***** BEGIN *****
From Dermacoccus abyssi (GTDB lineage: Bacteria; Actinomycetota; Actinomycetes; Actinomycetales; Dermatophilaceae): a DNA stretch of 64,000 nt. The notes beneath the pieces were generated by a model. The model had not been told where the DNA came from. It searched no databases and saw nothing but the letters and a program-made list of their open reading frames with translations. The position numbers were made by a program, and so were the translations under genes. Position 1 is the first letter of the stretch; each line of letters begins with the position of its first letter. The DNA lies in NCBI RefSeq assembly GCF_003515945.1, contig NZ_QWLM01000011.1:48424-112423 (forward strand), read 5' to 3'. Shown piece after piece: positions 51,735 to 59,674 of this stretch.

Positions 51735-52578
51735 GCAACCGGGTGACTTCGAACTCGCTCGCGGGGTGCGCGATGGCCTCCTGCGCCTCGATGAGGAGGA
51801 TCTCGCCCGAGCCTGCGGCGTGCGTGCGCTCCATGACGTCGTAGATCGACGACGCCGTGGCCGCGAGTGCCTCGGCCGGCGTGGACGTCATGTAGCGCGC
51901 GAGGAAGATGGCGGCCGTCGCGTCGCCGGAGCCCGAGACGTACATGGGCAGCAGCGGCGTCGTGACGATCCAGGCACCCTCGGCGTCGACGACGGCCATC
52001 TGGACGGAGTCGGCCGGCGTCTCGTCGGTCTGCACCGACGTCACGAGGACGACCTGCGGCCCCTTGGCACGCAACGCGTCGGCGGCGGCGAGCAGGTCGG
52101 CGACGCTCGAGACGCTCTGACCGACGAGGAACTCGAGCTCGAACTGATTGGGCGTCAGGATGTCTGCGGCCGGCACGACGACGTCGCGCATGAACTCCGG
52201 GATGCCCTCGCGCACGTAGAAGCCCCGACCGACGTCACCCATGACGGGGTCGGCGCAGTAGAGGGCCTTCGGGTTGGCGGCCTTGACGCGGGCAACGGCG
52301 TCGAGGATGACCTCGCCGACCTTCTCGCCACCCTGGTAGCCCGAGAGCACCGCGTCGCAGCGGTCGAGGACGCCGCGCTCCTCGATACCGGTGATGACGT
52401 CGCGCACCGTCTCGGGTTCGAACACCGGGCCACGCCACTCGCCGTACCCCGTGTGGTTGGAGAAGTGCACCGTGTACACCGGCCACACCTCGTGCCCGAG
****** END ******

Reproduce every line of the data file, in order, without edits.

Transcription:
From Dermacoccus abyssi (GTDB lineage: Bacteria; Actinomycetota; Actinomycetes; Actinomycetales; Dermatophilaceae): a DNA stretch of 64,000 nt. The notes beneath the pieces were generated by a model. The model had not been told where the DNA came from. It searched no databases and saw nothing but the letters and a program-made list of their open reading frames with translations. The position numbers were made by a program, and so were the translations under genes. Position 1 is the first letter of the stretch; each line of letters begins with the position of its first letter. The DNA lies in NCBI RefSeq assembly GCF_003515945.1, contig NZ_QWLM01000011.1:48424-112423 (forward strand), read 5' to 3'. Shown piece after piece: positions 51,735 to 59,674 of this stretch.

Positions 51735-52578
51735 GCAACCGGGTGACTTCGAACTCGCTCGCGGGGTGCGCGATGGCCTCCTGCGCCTCGATGAGGAGGA
51801 TCTCGCCCGAGCCTGCGGCGTGCGTGCGCTCCATGACGTCGTAGATCGACGACGCCGTGGCCGCGAGTGCCTCGGCCGGCGTGGACGTCATGTAGCGCGC
51901 GAGGAAGATGGCGGCCGTCGCGTCGCCGGAGCCCGAGACGTACATGGGCAGCAGCGGCGTCGTGACGATCCAGGCACCCTCGGCGTCGACGACGGCCATC
52001 TGGACGGAGTCGGCCGGCGTCTCGTCGGTCTGCACCGACGTCACGAGGACGACCTGCGGCCCCTTGGCACGCAACGCGTCGGCGGCGGCGAGCAGGTCGG
52101 CGACGCTCGAGACGCTCTGACCGACGAGGAACTCGAGCTCGAACTGATTGGGCGTCAGGATGTCTGCGGCCGGCACGACGACGTCGCGCATGAACTCCGG
52201 GATGCCCTCGCGCACGTAGAAGCCCCGACCGACGTCACCCATGACGGGGTCGGCGCAGTAGAGGGCCTTCGGGTTGGCGGCCTTGACGCGGGCAACGGCG
52301 TCGAGGATGACCTCGCCGACCTTCTCGCCACCCTGGTAGCCCGAGAGCACCGCGTCGCAGCGGTCGAGGACGCCGCGCTCCTCGATACCGGTGATGACGT
52401 CGCGCACCGTCTCGGGTTCGAACACCGGGCCACGCCACTCGCCGTACCCCGTGTGGTTGGAGAAGTGCACCGTGTACACCGGCCACACCTCGTGCCCGAG